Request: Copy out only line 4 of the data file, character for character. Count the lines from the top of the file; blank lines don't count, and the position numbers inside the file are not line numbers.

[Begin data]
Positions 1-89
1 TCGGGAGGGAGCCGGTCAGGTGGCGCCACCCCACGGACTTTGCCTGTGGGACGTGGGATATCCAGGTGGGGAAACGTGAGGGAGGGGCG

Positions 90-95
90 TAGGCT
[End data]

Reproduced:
90 TAGGCT